Mother Seton arrived at the house on Paca Street the day of the dedication of the Seminary Chapel in 1808. She, her three daughters, and several other girls called the Paca Street house their home for only one year, 1808 to 1809. During that year, she befriended a student at St. Mary’s named Samuel Cooper. Mr. Cooper, a man of resources, gave Elizabeth Bayley Seton eight thousand dollars with which she purchased St. Joseph’s Valley in Emmitsburg, Maryland.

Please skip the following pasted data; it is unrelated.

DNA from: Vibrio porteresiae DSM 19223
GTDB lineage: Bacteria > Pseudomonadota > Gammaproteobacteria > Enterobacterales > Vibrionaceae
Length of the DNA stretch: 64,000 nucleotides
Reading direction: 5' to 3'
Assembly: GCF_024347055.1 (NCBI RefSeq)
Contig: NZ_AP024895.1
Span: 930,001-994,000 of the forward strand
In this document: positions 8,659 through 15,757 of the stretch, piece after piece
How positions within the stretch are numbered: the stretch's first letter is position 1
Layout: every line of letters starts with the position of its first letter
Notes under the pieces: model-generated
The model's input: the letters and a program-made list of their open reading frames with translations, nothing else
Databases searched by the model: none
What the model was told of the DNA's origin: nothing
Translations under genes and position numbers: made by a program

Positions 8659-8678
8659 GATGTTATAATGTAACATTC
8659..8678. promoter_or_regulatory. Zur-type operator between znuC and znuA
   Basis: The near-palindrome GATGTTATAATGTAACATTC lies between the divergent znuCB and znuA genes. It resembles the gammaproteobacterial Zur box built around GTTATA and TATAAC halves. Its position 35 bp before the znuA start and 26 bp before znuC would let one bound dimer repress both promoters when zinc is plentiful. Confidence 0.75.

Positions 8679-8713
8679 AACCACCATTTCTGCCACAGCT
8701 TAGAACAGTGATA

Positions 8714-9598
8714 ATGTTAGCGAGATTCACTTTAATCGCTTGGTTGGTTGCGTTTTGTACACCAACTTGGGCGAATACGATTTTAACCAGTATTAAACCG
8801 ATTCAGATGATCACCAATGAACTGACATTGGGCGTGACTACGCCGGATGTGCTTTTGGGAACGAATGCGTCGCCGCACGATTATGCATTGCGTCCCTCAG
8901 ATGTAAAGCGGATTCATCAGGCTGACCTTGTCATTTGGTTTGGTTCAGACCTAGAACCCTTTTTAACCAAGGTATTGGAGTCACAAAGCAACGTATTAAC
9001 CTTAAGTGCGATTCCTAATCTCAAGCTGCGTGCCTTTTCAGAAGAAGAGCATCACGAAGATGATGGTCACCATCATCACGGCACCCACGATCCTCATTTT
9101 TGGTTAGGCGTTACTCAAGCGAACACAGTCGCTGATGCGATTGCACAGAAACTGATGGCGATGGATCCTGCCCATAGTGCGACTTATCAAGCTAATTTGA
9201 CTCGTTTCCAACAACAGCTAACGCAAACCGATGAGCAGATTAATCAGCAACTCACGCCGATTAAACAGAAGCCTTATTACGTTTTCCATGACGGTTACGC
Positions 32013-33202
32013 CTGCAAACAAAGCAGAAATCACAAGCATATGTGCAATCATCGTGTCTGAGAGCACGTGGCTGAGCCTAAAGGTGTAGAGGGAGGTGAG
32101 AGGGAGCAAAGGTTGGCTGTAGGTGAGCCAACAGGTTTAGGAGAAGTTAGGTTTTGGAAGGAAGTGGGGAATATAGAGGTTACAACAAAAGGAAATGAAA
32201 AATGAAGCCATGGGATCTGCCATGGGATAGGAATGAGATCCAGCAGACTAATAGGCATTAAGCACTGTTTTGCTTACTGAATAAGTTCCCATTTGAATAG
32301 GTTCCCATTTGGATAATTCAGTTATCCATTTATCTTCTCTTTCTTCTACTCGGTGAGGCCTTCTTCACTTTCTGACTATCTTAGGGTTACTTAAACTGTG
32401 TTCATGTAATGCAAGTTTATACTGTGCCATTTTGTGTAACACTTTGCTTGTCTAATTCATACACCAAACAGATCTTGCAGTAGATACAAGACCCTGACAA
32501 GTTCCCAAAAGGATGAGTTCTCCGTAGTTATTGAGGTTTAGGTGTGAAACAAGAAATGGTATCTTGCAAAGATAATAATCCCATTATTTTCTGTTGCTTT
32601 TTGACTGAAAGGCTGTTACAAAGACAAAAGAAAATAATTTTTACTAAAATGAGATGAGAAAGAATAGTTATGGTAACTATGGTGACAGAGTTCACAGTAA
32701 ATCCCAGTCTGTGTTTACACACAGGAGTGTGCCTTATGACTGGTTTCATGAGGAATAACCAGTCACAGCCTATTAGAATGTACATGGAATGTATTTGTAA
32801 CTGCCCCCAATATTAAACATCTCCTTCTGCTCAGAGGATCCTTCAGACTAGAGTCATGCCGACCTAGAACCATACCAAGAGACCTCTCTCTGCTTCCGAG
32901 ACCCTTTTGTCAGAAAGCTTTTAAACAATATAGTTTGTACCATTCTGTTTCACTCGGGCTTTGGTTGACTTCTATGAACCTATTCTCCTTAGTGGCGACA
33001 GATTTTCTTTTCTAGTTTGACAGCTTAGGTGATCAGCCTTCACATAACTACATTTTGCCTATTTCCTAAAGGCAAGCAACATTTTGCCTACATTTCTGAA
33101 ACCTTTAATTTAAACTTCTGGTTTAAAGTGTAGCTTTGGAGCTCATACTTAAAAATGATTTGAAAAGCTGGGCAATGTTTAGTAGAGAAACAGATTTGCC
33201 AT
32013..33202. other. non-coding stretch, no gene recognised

In 1809 she left her humble roots on Paca Street and began her 3-day journey to Emmitsburg. While in Emmitsburg, once again under the tutelage of the Sulpician Fathers, Mother Seton began her new ministry of Catholic education. It was Sulpician Father Dubois who welcomed her to Emmitsburg and helped her become established in her new home. Her relocation to Emmitsburg was eased by the fact that the Sulpician Fathers were present as neighbors to her at Mount St. Mary’s College and Seminary, founded by the Sulpician Fathers in 1808. This institution and the presence of the Sulpician Fathers, gave great support and solace to the young widow and her dreams of founding a religious congregation and establishing a school for girls in Emmitsburg.